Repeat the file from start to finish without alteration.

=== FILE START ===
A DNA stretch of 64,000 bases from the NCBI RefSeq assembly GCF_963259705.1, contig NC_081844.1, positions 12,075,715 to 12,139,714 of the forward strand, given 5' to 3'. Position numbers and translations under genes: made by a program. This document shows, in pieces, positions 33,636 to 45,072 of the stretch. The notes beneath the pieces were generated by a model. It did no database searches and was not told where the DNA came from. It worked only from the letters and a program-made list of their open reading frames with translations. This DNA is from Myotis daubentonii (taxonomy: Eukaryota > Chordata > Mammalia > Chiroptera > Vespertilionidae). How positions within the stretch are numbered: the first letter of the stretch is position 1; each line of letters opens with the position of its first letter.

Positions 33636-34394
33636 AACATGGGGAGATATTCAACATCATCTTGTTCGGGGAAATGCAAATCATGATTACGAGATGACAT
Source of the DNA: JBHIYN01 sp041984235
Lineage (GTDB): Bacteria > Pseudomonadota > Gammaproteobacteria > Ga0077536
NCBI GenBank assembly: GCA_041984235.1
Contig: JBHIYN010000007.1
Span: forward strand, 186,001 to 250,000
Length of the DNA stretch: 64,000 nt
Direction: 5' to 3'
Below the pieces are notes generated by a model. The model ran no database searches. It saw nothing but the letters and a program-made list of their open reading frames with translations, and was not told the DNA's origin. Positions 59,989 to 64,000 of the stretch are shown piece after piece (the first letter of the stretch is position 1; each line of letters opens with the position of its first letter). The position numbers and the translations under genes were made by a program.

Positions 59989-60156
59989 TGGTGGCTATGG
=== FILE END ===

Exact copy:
A DNA stretch of 64,000 bases from the NCBI RefSeq assembly GCF_963259705.1, contig NC_081844.1, positions 12,075,715 to 12,139,714 of the forward strand, given 5' to 3'. Position numbers and translations under genes: made by a program. This document shows, in pieces, positions 33,636 to 45,072 of the stretch. The notes beneath the pieces were generated by a model. It did no database searches and was not told where the DNA came from. It worked only from the letters and a program-made list of their open reading frames with translations. This DNA is from Myotis daubentonii (taxonomy: Eukaryota > Chordata > Mammalia > Chiroptera > Vespertilionidae). How positions within the stretch are numbered: the first letter of the stretch is position 1; each line of letters opens with the position of its first letter.

Positions 33636-34394
33636 AACATGGGGAGATATTCAACATCATCTTGTTCGGGGAAATGCAAATCATGATTACGAGATGACAT
Source of the DNA: JBHIYN01 sp041984235
Lineage (GTDB): Bacteria > Pseudomonadota > Gammaproteobacteria > Ga0077536
NCBI GenBank assembly: GCA_041984235.1
Contig: JBHIYN010000007.1
Span: forward strand, 186,001 to 250,000
Length of the DNA stretch: 64,000 nt
Direction: 5' to 3'
Below the pieces are notes generated by a model. The model ran no database searches. It saw nothing but the letters and a program-made list of their open reading frames with translations, and was not told the DNA's origin. Positions 59,989 to 64,000 of the stretch are shown piece after piece (the first letter of the stretch is position 1; each line of letters opens with the position of its first letter). The position numbers and the translations under genes were made by a program.

Positions 59989-60156
59989 TGGTGGCTATGG